French from the 1400's??
can anyone read this French from the 1400's?
(in the lower left quadrant)
the other writing I believe is Latin.
@France Genealogy Research
@How to Use FamilySearch Community
Something like: "Le vendredi (Friday) sixième août (August 6) mille six cent soixante six (1666) est né (is born) au point du jour (early morning) le quatrième fils (4th son) de Nicolas (?"deullelisme") ("escuyer" (écuyer) seigneur de la Roche) et de dame Jeanne Dubuisson et est mort à l'âge de six mois (died at 6 month) après avoir été ondoyé en attendant pour son (?"parrin" parrain) monseigneur ..."0
"Charles Richard (?ese[nu]cer ... ?escuyer -> écuyer) sieur du Mesnil fils de Louis Richard et damoiselle Susanne Ladiré(?) naquit (born) le vendredi (Friday) vingt-neuviéme (29th) jour de mai l'an mille six cent vingt-six (May 1626) à cinq heures du matin (at 5am)"0
Bonjour @Dennis J Yancey ,
In English, it should give something like:
"Friday August 6, one thousand six hundred and sixty-six was born at dawn, the fourth son of Nicolas DECULLELISME, Squire & Lord DE LA ROCHE and Dame Jeanne DUBUISSON, died at the age of six months after being "ondoyé" (1) while waiting for his godfather..."
(1) An emergency baptism is a simplified baptismal ceremony used in case of imminent risk of death (mention in old parish registers), or as a precautionary measure when one wants to delay the baptismal ceremony for any circumstance whatsoever. This ritual consists in pouring water on the child's head (ablution) while pronouncing the sacramental words: "I baptize you in the name of the Father and of the Son and of the Holy Spirit".
"Charles RICHARD, Squire & Lord DU MESNIL, son of Louis RICHARD and Miss Susanne LADIRÉ was born on Friday the twenty-ninth day of May one thousand six hundred and twenty-six at five o'clock in the morning."
Best Regards - Paul-Marc1
thanks so much
so - even though the Prayer Book may originate in the 1400's
these notations are from the 1600's
I didnt realize that until now.
also I believr that is part of a calendar in Latin
do you know how to decipher the basic format of the calendar?0
Thank you so much!0
also - this phrase: "Charles RICHARD, Squire & Lord DU MESNIL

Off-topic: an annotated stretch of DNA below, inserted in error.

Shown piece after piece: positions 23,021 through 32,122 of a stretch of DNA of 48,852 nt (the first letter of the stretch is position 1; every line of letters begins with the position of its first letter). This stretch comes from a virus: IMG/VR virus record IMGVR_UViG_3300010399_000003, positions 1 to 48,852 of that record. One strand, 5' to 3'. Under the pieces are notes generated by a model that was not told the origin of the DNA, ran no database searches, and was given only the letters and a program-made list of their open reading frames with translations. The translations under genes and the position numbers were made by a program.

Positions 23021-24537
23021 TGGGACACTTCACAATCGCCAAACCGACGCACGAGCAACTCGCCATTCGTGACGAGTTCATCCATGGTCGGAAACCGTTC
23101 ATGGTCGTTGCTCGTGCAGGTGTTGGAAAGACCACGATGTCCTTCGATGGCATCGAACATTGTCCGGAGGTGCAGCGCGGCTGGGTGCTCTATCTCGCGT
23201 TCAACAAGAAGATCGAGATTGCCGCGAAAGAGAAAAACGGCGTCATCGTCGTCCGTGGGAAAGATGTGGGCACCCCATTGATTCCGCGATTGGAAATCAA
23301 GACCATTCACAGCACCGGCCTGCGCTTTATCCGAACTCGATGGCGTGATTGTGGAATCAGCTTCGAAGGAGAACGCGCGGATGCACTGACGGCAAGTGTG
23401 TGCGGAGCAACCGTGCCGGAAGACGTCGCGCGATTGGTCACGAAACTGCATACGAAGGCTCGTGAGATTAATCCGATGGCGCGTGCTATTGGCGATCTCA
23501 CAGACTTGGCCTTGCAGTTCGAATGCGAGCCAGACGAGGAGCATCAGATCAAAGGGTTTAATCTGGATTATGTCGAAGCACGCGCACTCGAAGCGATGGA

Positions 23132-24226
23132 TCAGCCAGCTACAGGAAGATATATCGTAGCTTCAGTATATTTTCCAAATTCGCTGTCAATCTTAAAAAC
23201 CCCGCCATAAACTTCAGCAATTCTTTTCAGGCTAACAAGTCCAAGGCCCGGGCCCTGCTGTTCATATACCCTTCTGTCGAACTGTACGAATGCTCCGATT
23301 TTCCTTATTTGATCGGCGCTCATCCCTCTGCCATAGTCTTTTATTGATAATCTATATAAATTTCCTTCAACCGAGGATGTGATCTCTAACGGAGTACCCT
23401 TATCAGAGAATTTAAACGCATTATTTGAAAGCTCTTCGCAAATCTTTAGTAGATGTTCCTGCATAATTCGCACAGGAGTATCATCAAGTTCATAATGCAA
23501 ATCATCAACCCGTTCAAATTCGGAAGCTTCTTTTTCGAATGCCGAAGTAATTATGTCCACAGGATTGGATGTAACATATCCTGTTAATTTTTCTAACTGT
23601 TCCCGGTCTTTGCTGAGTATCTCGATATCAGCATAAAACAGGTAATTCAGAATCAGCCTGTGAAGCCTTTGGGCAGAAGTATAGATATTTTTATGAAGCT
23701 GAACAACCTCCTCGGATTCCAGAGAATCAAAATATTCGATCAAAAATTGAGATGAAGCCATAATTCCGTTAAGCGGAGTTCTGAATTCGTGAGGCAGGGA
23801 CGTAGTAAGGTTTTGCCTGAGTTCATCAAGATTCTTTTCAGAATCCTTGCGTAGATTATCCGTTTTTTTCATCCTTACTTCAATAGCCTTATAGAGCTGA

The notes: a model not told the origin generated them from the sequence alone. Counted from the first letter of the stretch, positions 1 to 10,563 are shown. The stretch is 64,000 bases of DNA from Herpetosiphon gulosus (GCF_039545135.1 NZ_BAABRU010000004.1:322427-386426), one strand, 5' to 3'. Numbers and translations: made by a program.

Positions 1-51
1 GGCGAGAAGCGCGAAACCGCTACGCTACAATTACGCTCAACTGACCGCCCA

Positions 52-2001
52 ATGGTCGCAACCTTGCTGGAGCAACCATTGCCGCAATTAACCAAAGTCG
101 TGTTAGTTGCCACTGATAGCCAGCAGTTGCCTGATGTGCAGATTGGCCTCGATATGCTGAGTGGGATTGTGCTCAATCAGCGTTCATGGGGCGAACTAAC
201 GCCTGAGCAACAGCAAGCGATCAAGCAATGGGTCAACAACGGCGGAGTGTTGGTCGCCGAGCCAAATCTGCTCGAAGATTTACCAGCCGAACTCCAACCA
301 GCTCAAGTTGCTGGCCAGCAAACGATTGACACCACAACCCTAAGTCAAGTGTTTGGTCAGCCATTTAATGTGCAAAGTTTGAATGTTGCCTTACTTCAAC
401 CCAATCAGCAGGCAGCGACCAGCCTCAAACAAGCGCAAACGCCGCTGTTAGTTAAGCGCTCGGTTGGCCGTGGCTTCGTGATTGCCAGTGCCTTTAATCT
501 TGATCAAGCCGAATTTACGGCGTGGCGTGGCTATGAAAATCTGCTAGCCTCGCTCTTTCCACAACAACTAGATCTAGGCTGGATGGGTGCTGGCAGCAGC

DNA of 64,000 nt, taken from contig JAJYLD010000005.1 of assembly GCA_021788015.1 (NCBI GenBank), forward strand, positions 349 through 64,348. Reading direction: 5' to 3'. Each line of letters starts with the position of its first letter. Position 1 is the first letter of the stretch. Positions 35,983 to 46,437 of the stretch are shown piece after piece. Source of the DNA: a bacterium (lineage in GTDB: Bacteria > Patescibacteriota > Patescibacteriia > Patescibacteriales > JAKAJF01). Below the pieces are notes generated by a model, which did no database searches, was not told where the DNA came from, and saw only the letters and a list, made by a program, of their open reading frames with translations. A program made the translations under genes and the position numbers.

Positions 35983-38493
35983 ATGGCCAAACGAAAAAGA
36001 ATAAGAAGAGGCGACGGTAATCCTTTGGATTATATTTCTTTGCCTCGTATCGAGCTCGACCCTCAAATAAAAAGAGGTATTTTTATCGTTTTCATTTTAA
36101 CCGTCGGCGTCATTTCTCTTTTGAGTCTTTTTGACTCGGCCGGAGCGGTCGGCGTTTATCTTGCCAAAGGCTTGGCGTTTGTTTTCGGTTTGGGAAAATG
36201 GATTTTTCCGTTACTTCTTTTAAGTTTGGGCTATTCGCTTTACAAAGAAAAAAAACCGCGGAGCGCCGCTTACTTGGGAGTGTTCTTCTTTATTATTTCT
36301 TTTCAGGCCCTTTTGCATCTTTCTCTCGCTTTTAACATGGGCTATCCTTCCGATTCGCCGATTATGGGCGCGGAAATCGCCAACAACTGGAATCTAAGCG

implies that this was written when Charles Richard was an adult and that this was not written when he was born - is that correct?0
Bonsoir @Dennis J Yancey
Yes, it was written when Charles Richard was an adult and it was not written when he was born.
Regarding the calendar (it may be an index), it was written in French (Gothic writing) and not in Latin.
In the first column, appear the days(?) or a number(?): XVII as 17, VI as 6, XIIII as 14 (error: 14 = XIV) .... XIII as 13
In the second column, the letters of the alphabet: a, b, c ... g
In the third column, the name of a Saint ... or of a particular day, for example, on the 6th line ("Saint-Thomas"), on the 10th line ("Le jour de Noël"=Christmas Day).
The ideal would have been to have access to the other pages of this manuscript to understand the order and the meaning.
Example: opposite Saint-Etienne (11th line) there is the number VIII (8) while "Saint-Etienne" in the Gregorian calendar is December 26 (XXVI) ... 😫
I'm sorry, but I really can't do better. 😏
Best regards - Paul-Marc0
Thank You! That was exactly what I wanted to know.0
what do you think of:
A Book of Hours (a collection of prayers/meditations for different hours of the day or other occasions) typically starts with a calendar. In your example, we are looking at the last page of the December calendar. The first column shows the date according to Roman conventions (Kalends, Nones, Ides...). The roman numerals indicate how many days before Kalends or after Ides.
The second column uses the first letters of the alphabet to indicate the days of the week. 'A' is in a decorative block letter making it easier to scan week to week. Instead of indicating 'Monday,' 'Tuesday,' etc., the alphabetical reference allows the calendar to serve in any given year. One year, all Mondays will be A, the next year they will be B, and so on (they didn't calculate for leap year yet).
The last column is actually split in two, with the first letter separated into one column and the rest of the text in the wide column. These are the named feast days. In this tradition, all or most days of the year celebrated one of the canonical Saints or another feast day. Special Feasts are indicated by writing in gold leaf. Notice that the second 'B' day on this page is 'Le jour de noel' [L e iour de noel] = the Day of Christmas, written in gold.
On the facing page is the first prayer which is derived from the writings of John. The large illumination depicts John exiled on the Isle of Patmos. An Eagle (the traditional emblem for St. John) assists the apostle by holding an ink bottle in his beak. In the right margin, we see a representation of the seven-headed dragon of the Book of Revelations. In the top margin, the Trinity supervises the vision and its transcription. The text reads: "In principio erat verbum et verbum erat apud deum et deus erat verbum" = "In the beginning was the Word and the Word was with God and God was the Word."1
wonderful - THANK YOU!
Bonjour @Dennis J Yancey
Sorry I had not read this message.
It is a good genealogical source which makes it possible to "go back" several generations.
I only just understood that in the second column, these are the days of the week: 😃
(a) = Sunday
b = Monday
c = Tuesday
d = Wednesday
e = Thursday
f = Friday
g = Saturday
Best regards - Paul-Marc0